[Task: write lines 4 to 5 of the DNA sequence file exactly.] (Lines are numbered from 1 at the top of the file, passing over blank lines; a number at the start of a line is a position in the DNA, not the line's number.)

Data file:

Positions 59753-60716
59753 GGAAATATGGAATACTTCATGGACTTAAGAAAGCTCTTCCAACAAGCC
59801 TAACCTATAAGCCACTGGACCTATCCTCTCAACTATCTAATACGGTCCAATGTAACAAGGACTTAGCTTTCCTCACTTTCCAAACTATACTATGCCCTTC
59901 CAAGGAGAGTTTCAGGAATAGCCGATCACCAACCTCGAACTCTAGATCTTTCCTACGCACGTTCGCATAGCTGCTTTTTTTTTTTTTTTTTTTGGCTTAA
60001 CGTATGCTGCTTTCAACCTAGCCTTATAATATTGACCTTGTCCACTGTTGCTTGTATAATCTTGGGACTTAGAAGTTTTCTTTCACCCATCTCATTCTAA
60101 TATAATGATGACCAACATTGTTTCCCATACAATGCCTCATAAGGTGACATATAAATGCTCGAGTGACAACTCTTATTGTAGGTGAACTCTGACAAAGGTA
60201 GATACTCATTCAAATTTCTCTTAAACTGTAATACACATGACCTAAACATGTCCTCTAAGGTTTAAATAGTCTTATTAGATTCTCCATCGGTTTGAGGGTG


59901 CAAGGAGAGTTTCAGGAATAGCCGATCACCAACCTCGAACTCTAGATCTTTCCTACGCACGTTCGCATAGCTGCTTTTTTTTTTTTTTTTTTTGGCTTAA
60001 CGTATGCTGCTTTCAACCTAGCCTTATAATATTGACCTTGTCCACTGTTGCTTGTATAATCTTGGGACTTAGAAGTTTTCTTTCACCCATCTCATTCTAA